Marquez’s Return To MotoGP Is Going To Be Different
At this weekend’s Argon Grand Prix, fans will see Marquez return for the third time following recovery from the arm injury he suffered at Jerez in July 2020. It is expected that he has learned from his past mistakes and will attempt the race in a better way.
From the moment he suffered his injury to his initial comeback, his life has been a pain-riddled nightmare. The operation on the arm, getting bone infection that makes him stay at the hospital for a long time and conducting a bone graft from the pelvis to stabilize it have all been worth it. Eventually, he will return to action this season.
He seemed to have returned to his old ways with three wins. However, a separate secondary injury ended his 2021 season after an injury he sustained while training ten years ago meant his double vision problem was back.
But a cautious return to racing in 2021 was a sign that something had changed. It's that his career-ending injury has taught him (and many rivals) a lesson to get back to before you're ready.
And while many will once again wonder if this weekend is the right time to return, any decision he's made regarding his recent surgical procedure is something other than medium- to long-term thinking. It is challenging to claim by whom it was determined.
Things weren't good when he returned to total health in early 2022. The former champion looked unfamiliar with the bike and held his handlebars at an unusual angle. As a result, he never found his former dominant speed.
Although this was initially dismissed as a lack of physical strength more than anything else, an explosive announcement followed at the Italian Grand Prix in May: his arm had not healed adequately, and a decisive final surgery was required. To allow him to live painless life every day or to end his entire MotoGP career in no time.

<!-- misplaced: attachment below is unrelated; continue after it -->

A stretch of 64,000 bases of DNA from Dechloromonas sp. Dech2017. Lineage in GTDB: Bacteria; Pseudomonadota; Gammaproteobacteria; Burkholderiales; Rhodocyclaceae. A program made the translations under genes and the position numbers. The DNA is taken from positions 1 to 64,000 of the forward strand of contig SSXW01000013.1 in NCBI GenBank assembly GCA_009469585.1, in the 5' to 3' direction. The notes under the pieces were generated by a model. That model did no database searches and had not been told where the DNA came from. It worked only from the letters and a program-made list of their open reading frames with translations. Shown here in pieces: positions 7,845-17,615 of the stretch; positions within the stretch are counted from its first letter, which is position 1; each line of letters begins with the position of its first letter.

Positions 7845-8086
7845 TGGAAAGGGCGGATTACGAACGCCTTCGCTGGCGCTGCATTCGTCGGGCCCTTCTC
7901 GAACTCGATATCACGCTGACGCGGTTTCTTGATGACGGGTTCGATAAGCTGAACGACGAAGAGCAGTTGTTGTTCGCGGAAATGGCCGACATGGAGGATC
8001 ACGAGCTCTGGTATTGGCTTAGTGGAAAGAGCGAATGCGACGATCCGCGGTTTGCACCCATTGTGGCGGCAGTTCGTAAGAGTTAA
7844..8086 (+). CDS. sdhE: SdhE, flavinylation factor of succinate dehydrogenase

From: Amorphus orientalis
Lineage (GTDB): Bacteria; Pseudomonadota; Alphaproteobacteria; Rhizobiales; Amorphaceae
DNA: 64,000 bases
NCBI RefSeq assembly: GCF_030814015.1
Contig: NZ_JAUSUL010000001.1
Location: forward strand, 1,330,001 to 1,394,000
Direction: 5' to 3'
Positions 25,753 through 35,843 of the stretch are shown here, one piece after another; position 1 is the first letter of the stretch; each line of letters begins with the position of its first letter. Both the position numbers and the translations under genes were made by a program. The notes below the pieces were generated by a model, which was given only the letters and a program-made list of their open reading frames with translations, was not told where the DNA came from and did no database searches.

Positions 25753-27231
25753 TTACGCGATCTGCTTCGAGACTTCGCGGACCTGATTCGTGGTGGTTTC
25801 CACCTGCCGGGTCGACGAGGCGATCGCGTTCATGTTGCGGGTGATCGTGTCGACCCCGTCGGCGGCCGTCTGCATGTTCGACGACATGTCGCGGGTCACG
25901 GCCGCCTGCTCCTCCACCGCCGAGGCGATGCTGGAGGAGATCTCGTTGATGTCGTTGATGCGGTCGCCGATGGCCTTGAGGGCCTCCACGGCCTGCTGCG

This is because the last time the bone healed completely (after infection and transplant), it did so at an angle. Huge 34º offset from where it should be. Marquez's unnatural posture on the bike was not stiffness or weakness but a completely severed bone.
An operation in the US has brought her back to the right place, and now she can recover naturally.
More than 100 days since his last MotoGP race, last week's two-day test in Misano was a big journey for Marquez and his first chance in nearly four months to verify he had a MotoGP companion bike.
Everything went well. Marquez completed 100 laps in two days, and the final decision to return to Aragon depended on how he felt in the days after the fatigue.
It's going well because he'll be racing this weekend, but that's only with the absolute opinion of his doctors and physiotherapists. Still, a long way to go to get back to his old level. He now has at least six races with the best form of fitness available.
Before the beginning of 2023, we do not expect miracles from him. However, it is also not correct that his return from injury is any form of insanity. Instead, it is a decision made by a different person and is expected to be paid off.